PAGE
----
Putting Watson to Work in Healthcare

You’ve probably heard House make a diagnosis:

CLIP: (Dr. House) Loss of consciousness plus she’s slowing turning blue. Did we rule out magical gum?

He has a team to help him out.

CLIP: (Chase) Low cardiac output can cause both. Patient probably possibly has cardiomyopathy, possibly caused by mercury poisoning from all the tuna fish he eats.

But what if he also had help from a computer? Not just any computer, but Watson: the super computer that beat two veteran Jeopardy! champs earlier this year.

It’s a machine that learns. It balances and weighs tremendous amounts of information. And the hope is to apply Watson to healthcare.

Dr. David Ferrucci is the brains behind the brain, so to speak. He’s the Principal Investigator for the Watson project and an IBM Fellow. He’s in town for the Medical Innovation Summit happening this week at the InterContinental Hotel in Cleveland.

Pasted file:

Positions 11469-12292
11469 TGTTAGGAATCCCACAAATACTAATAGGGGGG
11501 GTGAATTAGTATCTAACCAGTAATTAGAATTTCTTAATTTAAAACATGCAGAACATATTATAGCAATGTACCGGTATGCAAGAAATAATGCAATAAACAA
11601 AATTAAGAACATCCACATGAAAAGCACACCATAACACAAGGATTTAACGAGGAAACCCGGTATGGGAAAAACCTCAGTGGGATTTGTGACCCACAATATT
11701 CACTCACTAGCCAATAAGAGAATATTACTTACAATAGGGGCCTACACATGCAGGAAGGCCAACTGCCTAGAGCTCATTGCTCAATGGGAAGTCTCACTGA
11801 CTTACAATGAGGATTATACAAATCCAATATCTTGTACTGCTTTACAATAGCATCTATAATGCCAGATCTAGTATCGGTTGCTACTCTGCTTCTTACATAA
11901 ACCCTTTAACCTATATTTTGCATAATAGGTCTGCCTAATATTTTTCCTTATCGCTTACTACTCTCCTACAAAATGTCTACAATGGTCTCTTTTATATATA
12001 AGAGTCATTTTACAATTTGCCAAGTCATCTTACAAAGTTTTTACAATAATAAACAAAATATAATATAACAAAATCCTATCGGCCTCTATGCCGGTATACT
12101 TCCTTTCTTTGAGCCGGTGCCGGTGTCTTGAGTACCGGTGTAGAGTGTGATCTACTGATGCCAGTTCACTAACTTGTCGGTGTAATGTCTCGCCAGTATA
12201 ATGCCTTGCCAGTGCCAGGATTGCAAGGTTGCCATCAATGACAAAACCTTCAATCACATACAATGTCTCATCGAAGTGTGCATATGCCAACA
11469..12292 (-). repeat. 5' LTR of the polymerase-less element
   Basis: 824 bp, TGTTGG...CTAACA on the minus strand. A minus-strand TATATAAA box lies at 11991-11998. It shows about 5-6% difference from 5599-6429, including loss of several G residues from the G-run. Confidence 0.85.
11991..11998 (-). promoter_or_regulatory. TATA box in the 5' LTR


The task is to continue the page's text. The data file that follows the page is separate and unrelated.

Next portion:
He says Watson can help doctors make better medical decisions.

FERRUCCI: The kind of technology that Watson represents can help you get over your initial biases, consider many many different possibilities, collect evidence, analyze it, and inform the healthcare professional as well as the patient and ensure that we’re not missing things, that we’re looking at all the possibilities, that we’re looking at the best and most relevant and most current evidence in support of diagnoses or treatments.

The Watson computer, built by IBM, is heralded for its ability to readily interpret and answer questions in ways that make it easy for humans to interact with.
The company recently announced a deal with the health insurer WellPoint to adapt Watson for use in the medical field.
Ferrucci is hopeful that we’ll see progress on this in the next year or so.

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